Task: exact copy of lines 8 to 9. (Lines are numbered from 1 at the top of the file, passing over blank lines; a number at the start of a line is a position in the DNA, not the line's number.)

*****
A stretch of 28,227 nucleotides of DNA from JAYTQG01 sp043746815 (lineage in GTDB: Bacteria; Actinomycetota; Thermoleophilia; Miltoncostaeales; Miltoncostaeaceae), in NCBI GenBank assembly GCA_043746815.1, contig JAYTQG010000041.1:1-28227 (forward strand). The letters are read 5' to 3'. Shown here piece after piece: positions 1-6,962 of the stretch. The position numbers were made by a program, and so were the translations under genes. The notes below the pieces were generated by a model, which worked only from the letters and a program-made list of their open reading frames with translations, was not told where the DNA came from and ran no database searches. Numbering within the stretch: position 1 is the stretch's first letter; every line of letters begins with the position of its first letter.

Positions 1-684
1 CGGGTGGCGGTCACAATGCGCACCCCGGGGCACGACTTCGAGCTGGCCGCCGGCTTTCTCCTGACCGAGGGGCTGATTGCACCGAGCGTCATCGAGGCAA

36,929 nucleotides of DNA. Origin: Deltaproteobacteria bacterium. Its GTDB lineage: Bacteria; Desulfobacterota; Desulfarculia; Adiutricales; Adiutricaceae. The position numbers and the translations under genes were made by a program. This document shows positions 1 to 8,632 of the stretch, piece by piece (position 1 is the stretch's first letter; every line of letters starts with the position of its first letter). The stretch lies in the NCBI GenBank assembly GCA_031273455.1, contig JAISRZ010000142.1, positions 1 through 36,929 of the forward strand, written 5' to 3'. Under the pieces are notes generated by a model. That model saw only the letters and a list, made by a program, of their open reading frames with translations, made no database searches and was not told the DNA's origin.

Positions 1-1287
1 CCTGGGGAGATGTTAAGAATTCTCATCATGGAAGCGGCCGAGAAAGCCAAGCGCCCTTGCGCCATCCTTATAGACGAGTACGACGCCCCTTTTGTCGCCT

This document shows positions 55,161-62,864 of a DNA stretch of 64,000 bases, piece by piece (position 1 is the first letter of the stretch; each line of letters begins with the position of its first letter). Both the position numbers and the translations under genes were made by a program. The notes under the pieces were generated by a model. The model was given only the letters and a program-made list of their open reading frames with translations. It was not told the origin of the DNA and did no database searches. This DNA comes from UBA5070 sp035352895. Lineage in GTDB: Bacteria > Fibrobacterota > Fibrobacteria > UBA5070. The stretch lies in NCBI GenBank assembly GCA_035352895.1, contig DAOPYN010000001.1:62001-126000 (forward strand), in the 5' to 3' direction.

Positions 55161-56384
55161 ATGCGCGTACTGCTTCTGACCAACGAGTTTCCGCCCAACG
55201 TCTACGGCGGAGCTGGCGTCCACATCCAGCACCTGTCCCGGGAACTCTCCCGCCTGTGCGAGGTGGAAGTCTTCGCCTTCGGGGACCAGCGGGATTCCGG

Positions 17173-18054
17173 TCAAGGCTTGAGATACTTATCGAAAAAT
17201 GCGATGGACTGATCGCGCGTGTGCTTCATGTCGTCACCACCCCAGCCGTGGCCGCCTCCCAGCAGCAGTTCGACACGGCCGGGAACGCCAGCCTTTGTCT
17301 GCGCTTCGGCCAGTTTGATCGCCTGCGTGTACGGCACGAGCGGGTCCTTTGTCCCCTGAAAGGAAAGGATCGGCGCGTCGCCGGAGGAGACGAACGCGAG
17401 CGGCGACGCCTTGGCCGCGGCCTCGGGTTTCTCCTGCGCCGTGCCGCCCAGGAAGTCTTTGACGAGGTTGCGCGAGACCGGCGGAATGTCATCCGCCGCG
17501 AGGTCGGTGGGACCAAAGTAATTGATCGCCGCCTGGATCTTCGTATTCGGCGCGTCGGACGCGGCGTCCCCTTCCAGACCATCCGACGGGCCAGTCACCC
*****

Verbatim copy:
Positions 55161-56384
55161 ATGCGCGTACTGCTTCTGACCAACGAGTTTCCGCCCAACG